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First woman in world believed to be cured of virus

A US patient is believed to be the third person in the world, and first woman, to be cured of HIV.

The patient was being treated for leukaemia when she received a stem cell transplant from someone with natural resistance to the Aids-causing virus.

The woman has now been free of the virus for 14 months.

But experts say the transplant method used, involving umbilical cord blood, is too risky to be suitable for most people with HIV.

The patient’s case was presented at a medical conference in Denver on Tuesday and is the first time that this method is known to have been used as a functional cure for HIV.

The patient received a transplant of umbilical cord blood as part of her cancer treatment and has since not needed to take the antiretroviral therapy required to treat HIV.

The case was part of a larger US study of people living with HIV who had received the same type of blood transplant to treat cancer and serious diseases.

The transplanted cells that were selected have a specific genetic mutation which means they can’t be infected by the HIV virus.

Scientists believe the immune system of recipients can develop resistance to HIV as a result.

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Analysis box by James Gallagher, health and science correspondent

All HIV cure stories are genuinely remarkable and a cause for celebration – they prove that it can be done.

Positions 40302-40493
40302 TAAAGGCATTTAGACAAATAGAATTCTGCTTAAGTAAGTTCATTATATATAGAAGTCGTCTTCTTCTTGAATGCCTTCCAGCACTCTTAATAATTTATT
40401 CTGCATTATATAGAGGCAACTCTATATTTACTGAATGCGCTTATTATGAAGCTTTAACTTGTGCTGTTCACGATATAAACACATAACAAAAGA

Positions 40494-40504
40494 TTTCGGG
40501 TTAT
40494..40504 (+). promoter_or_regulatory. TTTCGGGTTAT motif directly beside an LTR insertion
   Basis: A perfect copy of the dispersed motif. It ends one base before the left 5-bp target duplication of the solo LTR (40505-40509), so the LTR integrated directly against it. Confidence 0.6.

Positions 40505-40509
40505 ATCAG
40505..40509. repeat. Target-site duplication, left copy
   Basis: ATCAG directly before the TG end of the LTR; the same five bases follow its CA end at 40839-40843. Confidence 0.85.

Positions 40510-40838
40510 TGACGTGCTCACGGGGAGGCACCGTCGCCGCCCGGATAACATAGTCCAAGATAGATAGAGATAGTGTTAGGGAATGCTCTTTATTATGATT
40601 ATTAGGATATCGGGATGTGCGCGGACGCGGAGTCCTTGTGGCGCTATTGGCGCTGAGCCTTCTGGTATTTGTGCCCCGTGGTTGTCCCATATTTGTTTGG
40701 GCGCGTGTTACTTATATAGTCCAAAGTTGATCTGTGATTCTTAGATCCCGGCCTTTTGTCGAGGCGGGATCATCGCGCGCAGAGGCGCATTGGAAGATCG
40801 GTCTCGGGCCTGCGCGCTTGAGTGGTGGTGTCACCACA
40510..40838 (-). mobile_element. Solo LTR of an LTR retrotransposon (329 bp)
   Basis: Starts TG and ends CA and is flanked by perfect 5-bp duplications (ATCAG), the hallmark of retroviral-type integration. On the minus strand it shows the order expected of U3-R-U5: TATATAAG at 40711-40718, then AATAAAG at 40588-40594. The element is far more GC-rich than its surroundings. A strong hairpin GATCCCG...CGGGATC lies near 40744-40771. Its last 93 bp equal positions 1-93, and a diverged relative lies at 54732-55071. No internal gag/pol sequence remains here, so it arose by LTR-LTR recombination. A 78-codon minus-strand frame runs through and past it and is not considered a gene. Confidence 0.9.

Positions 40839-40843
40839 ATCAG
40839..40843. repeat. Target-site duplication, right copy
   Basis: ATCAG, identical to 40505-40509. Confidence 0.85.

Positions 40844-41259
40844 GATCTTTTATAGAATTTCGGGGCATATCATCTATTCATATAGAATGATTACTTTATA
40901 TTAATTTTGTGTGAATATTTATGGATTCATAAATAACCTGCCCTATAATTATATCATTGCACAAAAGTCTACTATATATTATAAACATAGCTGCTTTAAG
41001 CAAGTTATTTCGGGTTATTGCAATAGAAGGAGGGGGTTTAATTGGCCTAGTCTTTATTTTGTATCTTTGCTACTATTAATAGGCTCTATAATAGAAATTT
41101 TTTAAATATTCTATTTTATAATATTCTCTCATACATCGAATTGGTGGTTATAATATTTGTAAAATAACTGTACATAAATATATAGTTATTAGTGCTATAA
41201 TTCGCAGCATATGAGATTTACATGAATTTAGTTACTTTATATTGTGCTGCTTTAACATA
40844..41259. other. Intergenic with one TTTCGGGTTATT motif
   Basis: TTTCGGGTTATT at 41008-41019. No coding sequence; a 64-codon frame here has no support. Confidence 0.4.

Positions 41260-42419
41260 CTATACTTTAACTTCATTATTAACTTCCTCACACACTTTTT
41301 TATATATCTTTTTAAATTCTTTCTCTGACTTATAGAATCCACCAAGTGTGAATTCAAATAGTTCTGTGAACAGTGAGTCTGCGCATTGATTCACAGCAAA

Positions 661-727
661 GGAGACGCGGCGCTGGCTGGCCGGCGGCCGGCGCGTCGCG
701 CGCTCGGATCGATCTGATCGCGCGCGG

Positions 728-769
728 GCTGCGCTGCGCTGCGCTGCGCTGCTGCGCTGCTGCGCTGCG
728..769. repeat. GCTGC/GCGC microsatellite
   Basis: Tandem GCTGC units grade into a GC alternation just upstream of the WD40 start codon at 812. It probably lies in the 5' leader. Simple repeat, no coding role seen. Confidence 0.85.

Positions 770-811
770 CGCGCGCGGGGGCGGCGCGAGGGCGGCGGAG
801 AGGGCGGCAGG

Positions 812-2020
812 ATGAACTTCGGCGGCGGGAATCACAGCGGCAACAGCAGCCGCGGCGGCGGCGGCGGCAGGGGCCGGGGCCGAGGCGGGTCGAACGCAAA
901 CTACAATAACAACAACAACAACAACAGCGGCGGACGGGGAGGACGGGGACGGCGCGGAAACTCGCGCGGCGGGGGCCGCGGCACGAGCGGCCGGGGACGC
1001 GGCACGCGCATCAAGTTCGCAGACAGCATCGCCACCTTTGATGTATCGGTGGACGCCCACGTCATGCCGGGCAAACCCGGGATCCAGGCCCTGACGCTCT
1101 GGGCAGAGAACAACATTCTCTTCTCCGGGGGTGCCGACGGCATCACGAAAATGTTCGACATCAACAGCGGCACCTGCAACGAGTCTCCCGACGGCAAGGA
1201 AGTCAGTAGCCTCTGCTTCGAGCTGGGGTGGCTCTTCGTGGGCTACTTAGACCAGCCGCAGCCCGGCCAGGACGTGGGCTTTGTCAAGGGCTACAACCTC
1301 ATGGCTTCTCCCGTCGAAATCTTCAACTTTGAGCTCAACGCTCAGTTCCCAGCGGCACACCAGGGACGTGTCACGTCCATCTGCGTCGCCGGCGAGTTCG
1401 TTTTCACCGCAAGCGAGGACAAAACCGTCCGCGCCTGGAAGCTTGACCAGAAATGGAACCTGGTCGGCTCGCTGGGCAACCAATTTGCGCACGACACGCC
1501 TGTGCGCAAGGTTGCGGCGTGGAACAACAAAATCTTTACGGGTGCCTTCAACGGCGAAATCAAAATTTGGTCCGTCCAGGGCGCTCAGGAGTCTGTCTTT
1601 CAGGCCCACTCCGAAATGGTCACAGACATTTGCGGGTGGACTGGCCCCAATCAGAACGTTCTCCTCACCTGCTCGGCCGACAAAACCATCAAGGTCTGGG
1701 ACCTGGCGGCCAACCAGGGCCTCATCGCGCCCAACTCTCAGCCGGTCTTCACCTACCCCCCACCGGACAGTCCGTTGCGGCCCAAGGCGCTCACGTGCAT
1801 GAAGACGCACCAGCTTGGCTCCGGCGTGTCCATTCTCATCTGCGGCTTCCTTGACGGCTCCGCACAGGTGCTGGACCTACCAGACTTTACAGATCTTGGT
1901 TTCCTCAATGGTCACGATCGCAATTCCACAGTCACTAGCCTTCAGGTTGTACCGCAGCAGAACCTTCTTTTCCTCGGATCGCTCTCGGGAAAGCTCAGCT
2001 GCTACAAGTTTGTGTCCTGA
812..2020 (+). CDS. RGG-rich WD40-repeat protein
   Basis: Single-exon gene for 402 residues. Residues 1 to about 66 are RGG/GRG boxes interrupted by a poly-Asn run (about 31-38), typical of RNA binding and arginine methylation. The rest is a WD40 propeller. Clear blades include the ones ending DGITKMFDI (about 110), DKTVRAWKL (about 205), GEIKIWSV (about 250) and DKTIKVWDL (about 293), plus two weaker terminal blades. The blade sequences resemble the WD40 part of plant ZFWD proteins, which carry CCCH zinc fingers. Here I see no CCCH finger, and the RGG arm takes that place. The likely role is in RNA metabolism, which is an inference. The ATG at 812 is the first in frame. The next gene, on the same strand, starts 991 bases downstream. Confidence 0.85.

But this approach does not bring us closer to a cure for the 37 million people living with HIV, most of whom live in sub-Saharan Africa.

The potential of stem cell transplants was demonstrated in 2007 when Timothy Ray Brown was the first person to be “cured” of HIV. He had a transplant from a donor who was naturally resistant to HIV.

Since then the feat has been repeated only twice with Adam Castillejo and now the New York patient.

All three had cancer and needed a stem cell transplant to save their lives. Curing their HIV was never the primary goal and the therapy is too risky to use on everybody with HIV.

Remember, anti-retroviral therapy gives people with HIV a near-normal life expectancy.

The main hopes of a cure remain focused on vaccines or drugs that can flush the virus out of the body.

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The woman’s treatment involved umbilical cord blood, unlike the two previous known cases where patients had received adult stem cells as part of bone marrow transplants.

Umbilical cord blood is more widely available than the adult stem cells previously used and it does not require as close a match between donor and recipient.

Sharon Lewin, president-elect of the International Aids Society, cautioned that the transplant method used in this case wouldn’t be a viable cure for most people living with HIV.

But she added that the case “confirms that a cure for HIV is possible and further strengthens using gene therapy as a viable strategy for an HIV cure.”

The findings around this most recent case study are yet to be published in a peer-reviewed journal, so wider scientific understanding is still limited.

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